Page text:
What’s the biggest lesson we can learn decades after the Individuals with Disabilities Education Act? Last week, ExcelinEd’s Karla Phillips explained on Getting Smart’s blog how years of experience in special education can advance personalized learning for all students.
What Can We Learn About Personalized Learning from Individualized Education Plans?
August 4, 2015
By: Karla Phillips
The goal of individualized education plans for students with special needs is finally beginning to extend to ALL students with the movement towards personalization. We know that all kids are unique and a one-size-fits-all model is hampering students from reaching their maximum potential. Fortunately, technological advancements in education are helping empower educators who have a vision for next generation learning.
As the effort to personalize learning begins in earnest, I will continue to ask what lessons can we learn after 40 years of implementing the Individuals with Disabilities Education Act (IDEA)? I think one of the big lessons is the quality of information you need to help educators truly personalize a student’s learning.
One of the hallmarks of special education has been the individualized education program (IEP). The IEP is required to collect information about the student such as current levels of academic achievement and functional performance, annual goals, progress, as well as the necessary services, supports and modifications. Maybe IEPs were the precursor to what we now envision as data backpacks and learner profiles.
Central to the idea of personalization are the concepts of data backpacks (common electronic student records) and complementary learner profiles customized with learner needs, strengths, interests and motivations. My colleagues here at Digital Learning Now recognized the experience that can be gleaned from years of implementing IEPs way back in 2012.
So, what can we learn about learner profiles from IEPs?
Design data backpacks and learner profiles to focus on student strengths and interests, not their deficits or weaknesses. Historically, one of the biggest criticisms of IEPs has been that by their very design the focus is squarely on everything the student can’t do. Keep the focus of learner profiles on what students have already achieved and what strategies have worked. From there, incorporate learners’ interests, motivations and goals to discern how to take achievement to the next level.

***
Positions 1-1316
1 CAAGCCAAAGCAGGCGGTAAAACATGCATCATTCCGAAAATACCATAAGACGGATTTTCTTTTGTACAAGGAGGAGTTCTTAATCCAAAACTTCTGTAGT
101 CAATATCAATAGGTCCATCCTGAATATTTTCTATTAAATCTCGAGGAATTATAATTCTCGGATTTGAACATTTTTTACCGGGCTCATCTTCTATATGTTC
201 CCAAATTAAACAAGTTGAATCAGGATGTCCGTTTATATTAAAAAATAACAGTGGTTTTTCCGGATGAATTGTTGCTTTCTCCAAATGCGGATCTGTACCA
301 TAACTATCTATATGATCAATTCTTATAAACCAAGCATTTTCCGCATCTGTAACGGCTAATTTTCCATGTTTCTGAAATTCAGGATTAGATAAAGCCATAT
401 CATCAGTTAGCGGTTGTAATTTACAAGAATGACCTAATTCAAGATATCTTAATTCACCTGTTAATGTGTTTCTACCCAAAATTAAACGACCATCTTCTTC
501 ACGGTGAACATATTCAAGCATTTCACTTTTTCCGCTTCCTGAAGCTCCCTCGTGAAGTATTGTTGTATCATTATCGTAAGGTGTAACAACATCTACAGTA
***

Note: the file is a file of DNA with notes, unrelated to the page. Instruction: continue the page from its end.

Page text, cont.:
Don’t let the focus of data backpacks and learner profiles become instruments of compliance only. Preserve their potential power to inform instruction, empower families and guide parent decisions.
Design data backpacks and learner profiles from the beginning to be fully accessible and to meet the needs of all stakeholders (administrators, teachers, parents and therapists). Ensure careful privacy safeguards are in place, and allow delegated users full access.
Make portability a top goal. The past decade has demonstrated that software, vendors or even local decision-making can quickly impede the portability of student data. We live in a very mobile society. The ability of a school to be able to meet a student’s needs on Day One is critical.
- Think of the approximately half a million foster children in the United States. WestEd notes that in California youth in foster care average nine school transitions by age 18. Delays in student records and other critical information results in prolonged or inaccurate grade or course level placements as well as critical services and supports.
- Frequent relocations pose similar problems for the children of our nation’s military families. The potential of data backpacks and learner profiles to facilitate the ability of families and case managers to provide seamless transitions for students is exciting.
Data driven, personalized learning represents a brave new world. But let’s remember that if we don’t learn from history we will be destined to repeat it.
This post is a part of a Student Data Backpack blog series in the upcoming “Getting Smart on Personalization and Privacy” Smart Bundle produced in partnership with the Foundation for Excellence in Education’s Digital Learning Now initiative (@DigLearningNow) and the Data Quality Campaign (@EdDataCampaign). Join the conversation on Twitter using #EdData.